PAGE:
ORONO, Maine — More than 2,000 first-year students, their family and friends in tow, eagerly arrived Friday at the University of Maine campus to launch the next chapter of their lives.
With classes starting Tuesday, the campus was abuzz with activity as the Class of 2012 moved into their dorm rooms with the help of about 700 UM faculty, fellow students and staff, including UM President Robert Kennedy.
“It gives the students a sense of the community we have here,” Kennedy said, noting that it is important for him to participate in the Maine Hello welcome program each year.
“For me, I really enjoy meeting the parents,” he said. “Today, it’s been nothing but extraordinarily positive.”
UM’s enrollment has increased for 11 consecutive years, and this year’s projected enrollment is slightly more than 12,000, a record.
“I said it last year and I said it again the other day: If things were going any better, I couldn’t stand it,” Kennedy said.
This time around, the move-in process went much smoother than in years past and with little to no traffic congestion on Orono’s roads.
Instead of arriving whenever they wanted to, each student was given a window of time in which to make their way to campus. Then they were guided to a parking lot where they were given a sheet of paper with their dorm name and room number. Cars were shuffled to the respective dorms six at a time where fellow Black Bears were on hand to help students and parents unload.
“I think it sends a good signal about the university and the community and what UMaine is about,” Kennedy said.
There also were vendors from a number of area businesses, such as TD Banknorth, Concord Coach Lines and U.S. Cellular.
Julett Duncan, who was helping her son T.J. England move into his room in Gannett Hall, couldn’t have been any more pleased with the reception she and her family received Friday.
“This is great,” she said standing among the boxes and suitcases stacked in her son’s room. “This is my second experience moving in a child. The first one was just confusing.”
She applauded UM for its process and willingness to help students get settled, as well as its First Year Residence Experience, which began last year and clusters freshman students together to live in one area of campus while providing them with support services to give them a sense of community and belonging. Instead of students having to seek out programs on campus, many events and services will be brought to them.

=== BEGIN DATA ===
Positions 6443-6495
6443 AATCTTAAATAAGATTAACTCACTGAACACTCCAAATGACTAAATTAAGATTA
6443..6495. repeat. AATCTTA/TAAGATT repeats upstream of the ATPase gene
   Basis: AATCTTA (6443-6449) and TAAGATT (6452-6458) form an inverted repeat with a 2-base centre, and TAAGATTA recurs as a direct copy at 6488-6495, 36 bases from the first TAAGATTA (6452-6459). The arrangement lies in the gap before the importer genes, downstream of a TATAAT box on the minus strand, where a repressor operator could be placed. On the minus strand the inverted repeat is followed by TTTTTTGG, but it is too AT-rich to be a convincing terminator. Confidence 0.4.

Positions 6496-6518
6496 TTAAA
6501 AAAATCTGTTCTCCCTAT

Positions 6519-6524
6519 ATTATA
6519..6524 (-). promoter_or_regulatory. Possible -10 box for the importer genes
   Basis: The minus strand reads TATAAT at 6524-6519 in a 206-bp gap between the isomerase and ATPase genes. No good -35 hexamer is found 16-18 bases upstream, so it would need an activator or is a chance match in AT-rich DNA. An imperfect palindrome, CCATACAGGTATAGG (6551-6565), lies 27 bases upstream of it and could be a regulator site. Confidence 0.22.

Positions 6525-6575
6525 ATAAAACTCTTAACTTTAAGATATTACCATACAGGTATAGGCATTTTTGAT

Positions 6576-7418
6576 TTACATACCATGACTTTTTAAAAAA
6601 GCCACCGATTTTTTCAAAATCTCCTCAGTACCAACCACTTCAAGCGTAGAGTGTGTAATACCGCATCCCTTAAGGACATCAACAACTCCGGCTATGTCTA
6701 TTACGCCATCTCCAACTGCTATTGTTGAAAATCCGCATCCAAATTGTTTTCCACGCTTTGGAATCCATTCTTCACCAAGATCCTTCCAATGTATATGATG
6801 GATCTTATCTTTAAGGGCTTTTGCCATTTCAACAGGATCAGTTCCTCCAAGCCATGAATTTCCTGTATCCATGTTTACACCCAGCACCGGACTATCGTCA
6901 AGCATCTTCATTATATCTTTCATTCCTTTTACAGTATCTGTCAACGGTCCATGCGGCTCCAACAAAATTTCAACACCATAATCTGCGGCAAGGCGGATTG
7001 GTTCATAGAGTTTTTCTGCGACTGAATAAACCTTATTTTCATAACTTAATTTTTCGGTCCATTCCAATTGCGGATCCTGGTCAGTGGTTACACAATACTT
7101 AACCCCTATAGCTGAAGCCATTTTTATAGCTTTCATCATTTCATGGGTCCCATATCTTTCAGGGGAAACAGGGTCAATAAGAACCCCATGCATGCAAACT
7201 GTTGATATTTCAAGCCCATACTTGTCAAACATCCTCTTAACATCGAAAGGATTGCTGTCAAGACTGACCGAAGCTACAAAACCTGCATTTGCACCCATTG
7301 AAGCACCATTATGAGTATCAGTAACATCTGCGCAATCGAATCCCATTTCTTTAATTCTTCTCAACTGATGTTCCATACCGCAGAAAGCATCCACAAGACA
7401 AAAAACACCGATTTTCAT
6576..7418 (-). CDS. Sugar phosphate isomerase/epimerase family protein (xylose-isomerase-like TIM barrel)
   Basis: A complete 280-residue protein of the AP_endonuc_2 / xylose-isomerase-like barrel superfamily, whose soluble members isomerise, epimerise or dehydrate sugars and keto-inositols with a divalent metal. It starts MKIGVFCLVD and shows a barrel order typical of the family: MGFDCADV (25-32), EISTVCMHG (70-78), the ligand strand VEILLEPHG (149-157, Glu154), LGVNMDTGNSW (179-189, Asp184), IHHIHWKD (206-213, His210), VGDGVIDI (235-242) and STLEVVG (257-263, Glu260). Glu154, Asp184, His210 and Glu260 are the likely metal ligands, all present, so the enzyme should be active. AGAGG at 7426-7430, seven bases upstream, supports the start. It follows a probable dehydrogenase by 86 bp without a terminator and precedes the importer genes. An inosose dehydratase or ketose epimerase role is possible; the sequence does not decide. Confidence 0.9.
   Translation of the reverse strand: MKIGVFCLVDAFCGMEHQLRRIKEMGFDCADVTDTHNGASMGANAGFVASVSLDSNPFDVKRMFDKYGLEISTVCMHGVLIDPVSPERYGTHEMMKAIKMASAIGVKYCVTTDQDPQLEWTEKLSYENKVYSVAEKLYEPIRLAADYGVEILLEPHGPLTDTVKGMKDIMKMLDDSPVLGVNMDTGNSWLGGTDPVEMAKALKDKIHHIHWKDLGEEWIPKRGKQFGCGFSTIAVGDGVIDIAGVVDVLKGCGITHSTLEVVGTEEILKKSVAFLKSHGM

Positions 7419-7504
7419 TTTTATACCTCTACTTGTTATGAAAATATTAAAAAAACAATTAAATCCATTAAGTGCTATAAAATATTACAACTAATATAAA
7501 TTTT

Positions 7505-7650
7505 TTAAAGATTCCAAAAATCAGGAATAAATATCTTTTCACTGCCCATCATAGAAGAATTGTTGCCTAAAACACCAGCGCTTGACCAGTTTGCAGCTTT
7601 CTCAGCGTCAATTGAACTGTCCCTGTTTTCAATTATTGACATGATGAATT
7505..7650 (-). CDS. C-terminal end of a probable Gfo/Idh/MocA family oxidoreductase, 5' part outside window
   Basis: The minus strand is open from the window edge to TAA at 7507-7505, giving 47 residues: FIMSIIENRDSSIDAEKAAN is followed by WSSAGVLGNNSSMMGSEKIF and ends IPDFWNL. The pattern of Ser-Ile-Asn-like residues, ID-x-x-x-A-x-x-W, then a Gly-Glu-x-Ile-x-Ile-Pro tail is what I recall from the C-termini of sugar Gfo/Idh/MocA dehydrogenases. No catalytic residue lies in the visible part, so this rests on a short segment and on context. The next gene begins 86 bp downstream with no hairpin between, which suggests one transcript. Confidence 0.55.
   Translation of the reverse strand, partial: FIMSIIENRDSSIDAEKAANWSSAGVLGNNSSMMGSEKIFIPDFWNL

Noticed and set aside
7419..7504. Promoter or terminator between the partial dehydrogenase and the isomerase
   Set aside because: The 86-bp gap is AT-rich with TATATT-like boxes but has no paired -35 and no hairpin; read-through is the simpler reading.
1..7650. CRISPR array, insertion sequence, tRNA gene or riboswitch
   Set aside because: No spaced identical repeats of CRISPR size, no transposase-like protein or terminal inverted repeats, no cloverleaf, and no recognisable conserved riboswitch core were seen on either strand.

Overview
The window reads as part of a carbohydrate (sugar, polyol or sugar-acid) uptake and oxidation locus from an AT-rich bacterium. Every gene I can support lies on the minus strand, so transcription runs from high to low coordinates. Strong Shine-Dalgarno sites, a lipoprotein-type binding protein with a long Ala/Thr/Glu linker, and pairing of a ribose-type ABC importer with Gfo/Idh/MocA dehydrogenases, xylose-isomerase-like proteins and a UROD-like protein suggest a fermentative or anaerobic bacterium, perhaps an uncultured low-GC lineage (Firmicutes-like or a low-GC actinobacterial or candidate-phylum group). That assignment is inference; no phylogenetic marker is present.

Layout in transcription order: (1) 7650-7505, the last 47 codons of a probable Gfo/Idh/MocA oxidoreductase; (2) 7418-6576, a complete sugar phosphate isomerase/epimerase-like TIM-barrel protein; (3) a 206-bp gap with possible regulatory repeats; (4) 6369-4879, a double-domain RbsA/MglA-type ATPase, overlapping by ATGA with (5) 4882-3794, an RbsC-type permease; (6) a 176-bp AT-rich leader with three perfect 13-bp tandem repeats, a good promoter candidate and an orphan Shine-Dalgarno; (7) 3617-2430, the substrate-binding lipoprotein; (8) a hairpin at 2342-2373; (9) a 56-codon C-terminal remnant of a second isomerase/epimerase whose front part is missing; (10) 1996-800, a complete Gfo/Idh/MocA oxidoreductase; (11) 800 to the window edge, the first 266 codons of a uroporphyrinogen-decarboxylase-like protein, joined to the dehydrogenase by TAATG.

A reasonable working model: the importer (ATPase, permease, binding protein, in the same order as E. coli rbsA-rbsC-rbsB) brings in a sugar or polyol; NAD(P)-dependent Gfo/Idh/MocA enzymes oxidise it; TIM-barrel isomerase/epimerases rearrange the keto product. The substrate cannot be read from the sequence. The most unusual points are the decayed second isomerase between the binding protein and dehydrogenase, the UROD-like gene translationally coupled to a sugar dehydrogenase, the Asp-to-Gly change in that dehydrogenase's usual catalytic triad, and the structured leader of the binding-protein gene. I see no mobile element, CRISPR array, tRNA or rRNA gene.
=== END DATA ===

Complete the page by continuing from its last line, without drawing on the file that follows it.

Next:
England said he chose the university because of its civil engineering program. He also considered Merrimack College in North Andover, Mass., and Rutgers University in Camden, N.J., but settled on UM.
“Track was just a plus,” said England, who runs the 110- and 300-meter hurdles in addition to triple jump and long jump. He said he also hopes to play basketball.
As for his college experience, England said he’s most nervous about school and his classes, but said all first-year students living in the same area should help.
“I think it’s pretty good because you get to know your classmates,” England said. “We’re all nervous, [but] we can be nervous together and get through it.”
UM Dean of Students Robert Dana said that’s the whole concept behind the First Year Residence Experience.
The idea is a nationwide trend that’s proving successful at campuses across the country, Dana has said in previous interviews.
“We made it through [last] year with a 99 percent occupancy rating [in the first-year student dorms],” he said. That’s much better than in previous years.
He added that more students than ever took advantage of the counseling, tutoring and other services offered by the university.
“We got data about what worked well and what the students would like to see tweaked,” he said. “We see it as a huge success.”
Of this year’s freshman class, there was a 34 percent increase in out-of-state students compared to last year. Of the 2,173 students, 77 percent are Mainers.
The economy hasn’t affected the school’s enrollment figures, Kennedy said.
“I think it says that UMaine is a very good value,” he said.
He does believe that the increase in students’ desire to live on campus can be attributed, at least in part, to the hike in gas, heating and utility costs.
“There are students on a waiting list,” he said, noting that students living on campus is a trend that universities around the country are beginning to see.
“Families are considering the cost of commuting and the price of utilities [and] oil living off campus and deciding the dorms are a better value,” Kennedy said.